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A Treatise on Painting, by Leonardo da Vinci
Senex and Taylor, London


LDE T0396   CID255  Of the Position of Figures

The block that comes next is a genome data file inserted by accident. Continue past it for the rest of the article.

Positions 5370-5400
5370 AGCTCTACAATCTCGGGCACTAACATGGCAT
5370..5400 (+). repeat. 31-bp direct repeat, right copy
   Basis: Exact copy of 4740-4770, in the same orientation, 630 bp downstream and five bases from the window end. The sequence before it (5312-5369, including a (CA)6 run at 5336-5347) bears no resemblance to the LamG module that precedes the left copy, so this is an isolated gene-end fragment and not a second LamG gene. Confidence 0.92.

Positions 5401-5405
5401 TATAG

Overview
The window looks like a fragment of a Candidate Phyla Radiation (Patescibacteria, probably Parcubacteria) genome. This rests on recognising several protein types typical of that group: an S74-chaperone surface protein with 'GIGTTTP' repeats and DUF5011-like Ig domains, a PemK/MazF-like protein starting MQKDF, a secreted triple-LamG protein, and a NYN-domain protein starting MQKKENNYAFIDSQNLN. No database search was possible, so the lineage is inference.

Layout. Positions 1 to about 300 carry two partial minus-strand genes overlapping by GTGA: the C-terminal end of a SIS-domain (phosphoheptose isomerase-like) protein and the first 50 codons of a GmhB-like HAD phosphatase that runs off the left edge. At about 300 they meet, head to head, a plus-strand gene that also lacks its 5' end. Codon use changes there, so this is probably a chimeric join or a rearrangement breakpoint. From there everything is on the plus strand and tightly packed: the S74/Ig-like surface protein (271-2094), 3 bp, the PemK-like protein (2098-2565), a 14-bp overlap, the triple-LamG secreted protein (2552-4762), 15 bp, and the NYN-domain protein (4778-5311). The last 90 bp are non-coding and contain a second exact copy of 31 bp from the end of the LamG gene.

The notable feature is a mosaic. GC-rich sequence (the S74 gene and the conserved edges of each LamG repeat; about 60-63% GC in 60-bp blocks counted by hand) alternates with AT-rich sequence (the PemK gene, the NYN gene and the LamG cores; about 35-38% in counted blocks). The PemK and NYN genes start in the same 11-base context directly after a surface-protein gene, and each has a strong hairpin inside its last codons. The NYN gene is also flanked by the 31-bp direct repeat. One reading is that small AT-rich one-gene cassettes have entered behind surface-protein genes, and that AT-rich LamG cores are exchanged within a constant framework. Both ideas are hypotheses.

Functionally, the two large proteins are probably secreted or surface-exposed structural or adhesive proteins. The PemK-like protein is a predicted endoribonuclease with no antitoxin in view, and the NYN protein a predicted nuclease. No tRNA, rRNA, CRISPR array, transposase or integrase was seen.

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Figures, represented in a firm, steady Attitude, must have some variety in their Members, to make a Contrast: that is, if one Arm be advancing forwards, let the other stand still, or be cast backwards; and if the Figure be supported on one Leg, the Shoulder over that Leg must be lower than the other. These are things never overlook'd by Men of Judgment, who are always particularly careful to ballance the Figures standing on their Feet, so, as to prevent them from tumbling Headlong: For in resting on one Leg, a Man has no use of the other; which being a little bent, remains as if dead, and disabled, for any purpose of supporting the Body: So that so much of the Body as is over this Leg, must of necessity transfer the Centre of its Gravity over the Joncture of that other Leg, whereon the Body is sustained.